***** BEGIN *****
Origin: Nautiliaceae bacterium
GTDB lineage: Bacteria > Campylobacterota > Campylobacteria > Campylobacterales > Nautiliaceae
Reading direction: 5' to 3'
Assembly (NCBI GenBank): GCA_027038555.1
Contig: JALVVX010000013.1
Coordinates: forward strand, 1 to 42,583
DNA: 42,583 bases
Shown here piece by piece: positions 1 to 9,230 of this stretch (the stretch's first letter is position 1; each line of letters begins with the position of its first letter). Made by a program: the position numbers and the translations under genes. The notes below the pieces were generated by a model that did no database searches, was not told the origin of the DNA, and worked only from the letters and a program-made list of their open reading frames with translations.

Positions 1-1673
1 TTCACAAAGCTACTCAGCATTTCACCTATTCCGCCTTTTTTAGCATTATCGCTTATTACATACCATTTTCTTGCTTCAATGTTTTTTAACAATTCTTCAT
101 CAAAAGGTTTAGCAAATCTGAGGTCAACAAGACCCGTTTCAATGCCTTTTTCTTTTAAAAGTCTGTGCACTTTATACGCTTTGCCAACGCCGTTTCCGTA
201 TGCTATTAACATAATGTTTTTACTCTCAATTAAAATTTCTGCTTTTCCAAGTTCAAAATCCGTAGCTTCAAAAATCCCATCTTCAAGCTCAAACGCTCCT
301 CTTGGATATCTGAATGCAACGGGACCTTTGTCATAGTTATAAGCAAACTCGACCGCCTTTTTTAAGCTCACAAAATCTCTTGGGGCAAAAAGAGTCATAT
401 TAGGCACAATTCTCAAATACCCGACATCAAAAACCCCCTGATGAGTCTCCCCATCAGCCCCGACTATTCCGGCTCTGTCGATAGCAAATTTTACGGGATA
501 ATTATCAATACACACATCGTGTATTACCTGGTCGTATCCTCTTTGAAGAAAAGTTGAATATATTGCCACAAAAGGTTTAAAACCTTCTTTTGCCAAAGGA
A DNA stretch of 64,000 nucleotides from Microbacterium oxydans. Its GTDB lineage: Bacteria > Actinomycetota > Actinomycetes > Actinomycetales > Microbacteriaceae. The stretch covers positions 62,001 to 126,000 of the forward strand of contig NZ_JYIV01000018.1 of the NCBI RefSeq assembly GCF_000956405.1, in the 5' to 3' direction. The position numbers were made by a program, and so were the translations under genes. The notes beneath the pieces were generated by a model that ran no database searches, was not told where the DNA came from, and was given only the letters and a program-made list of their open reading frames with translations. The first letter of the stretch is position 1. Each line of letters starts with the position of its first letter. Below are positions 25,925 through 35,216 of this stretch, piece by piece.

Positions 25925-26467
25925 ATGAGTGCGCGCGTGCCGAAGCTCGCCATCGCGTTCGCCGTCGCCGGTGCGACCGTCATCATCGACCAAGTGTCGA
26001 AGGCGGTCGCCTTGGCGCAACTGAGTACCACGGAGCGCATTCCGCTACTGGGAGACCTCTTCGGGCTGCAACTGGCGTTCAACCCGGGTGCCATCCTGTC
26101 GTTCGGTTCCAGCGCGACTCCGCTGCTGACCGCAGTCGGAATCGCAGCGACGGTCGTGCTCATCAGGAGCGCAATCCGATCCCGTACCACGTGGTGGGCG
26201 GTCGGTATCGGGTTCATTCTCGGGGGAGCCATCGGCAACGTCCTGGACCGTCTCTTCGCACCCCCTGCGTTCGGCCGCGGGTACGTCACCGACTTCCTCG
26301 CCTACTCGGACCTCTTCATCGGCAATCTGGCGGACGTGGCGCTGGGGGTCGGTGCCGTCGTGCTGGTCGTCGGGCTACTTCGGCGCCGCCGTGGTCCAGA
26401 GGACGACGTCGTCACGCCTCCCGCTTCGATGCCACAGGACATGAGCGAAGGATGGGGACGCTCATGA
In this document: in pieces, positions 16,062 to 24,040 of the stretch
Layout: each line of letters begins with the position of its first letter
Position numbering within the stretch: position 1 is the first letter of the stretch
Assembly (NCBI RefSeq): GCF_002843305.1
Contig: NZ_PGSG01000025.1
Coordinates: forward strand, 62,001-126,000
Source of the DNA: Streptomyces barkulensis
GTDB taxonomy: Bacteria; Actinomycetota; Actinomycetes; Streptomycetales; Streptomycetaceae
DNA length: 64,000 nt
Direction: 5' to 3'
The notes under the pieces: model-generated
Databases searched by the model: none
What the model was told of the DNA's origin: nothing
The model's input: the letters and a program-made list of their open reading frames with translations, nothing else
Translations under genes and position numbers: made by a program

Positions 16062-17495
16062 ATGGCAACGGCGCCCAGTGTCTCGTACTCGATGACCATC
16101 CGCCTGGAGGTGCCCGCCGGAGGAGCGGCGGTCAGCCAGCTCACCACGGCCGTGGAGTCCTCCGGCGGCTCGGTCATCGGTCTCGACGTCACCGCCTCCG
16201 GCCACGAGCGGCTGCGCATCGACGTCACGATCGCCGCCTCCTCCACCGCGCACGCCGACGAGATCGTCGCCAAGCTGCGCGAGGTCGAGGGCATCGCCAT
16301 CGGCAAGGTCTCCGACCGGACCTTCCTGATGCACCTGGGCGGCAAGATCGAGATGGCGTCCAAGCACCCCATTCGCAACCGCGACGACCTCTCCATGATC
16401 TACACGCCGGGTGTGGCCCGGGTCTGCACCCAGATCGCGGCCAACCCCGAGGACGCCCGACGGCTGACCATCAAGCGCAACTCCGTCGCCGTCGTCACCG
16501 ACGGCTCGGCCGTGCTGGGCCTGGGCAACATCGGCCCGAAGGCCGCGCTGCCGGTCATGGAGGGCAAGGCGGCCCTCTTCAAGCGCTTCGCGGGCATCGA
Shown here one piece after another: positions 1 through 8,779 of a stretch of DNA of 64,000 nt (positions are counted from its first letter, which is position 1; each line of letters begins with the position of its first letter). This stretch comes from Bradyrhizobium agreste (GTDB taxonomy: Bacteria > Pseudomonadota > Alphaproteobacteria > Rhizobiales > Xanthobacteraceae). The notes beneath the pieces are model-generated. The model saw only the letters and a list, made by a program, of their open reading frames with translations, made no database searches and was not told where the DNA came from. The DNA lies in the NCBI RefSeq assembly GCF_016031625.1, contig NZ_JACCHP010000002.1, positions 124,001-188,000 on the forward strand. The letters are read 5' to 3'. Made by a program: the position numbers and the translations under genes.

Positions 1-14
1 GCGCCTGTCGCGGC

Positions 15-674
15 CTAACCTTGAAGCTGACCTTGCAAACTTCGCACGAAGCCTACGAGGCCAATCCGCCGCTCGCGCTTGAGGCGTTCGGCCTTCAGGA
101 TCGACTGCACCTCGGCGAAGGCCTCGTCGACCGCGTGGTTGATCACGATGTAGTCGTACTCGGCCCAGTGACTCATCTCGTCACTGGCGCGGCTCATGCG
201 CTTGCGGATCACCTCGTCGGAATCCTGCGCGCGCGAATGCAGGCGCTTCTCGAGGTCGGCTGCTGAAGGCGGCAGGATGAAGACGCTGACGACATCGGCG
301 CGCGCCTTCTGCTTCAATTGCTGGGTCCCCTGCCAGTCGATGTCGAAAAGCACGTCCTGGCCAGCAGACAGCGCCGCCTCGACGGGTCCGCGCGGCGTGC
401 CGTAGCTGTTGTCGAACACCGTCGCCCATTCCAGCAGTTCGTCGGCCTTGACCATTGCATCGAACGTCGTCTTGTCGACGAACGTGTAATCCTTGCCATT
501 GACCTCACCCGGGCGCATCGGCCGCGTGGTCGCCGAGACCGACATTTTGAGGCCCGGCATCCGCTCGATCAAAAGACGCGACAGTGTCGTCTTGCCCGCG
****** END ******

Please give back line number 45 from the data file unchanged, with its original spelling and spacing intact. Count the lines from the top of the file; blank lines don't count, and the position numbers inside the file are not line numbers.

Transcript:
16501 ACGGCTCGGCCGTGCTGGGCCTGGGCAACATCGGCCCGAAGGCCGCGCTGCCGGTCATGGAGGGCAAGGCGGCCCTCTTCAAGCGCTTCGCGGGCATCGA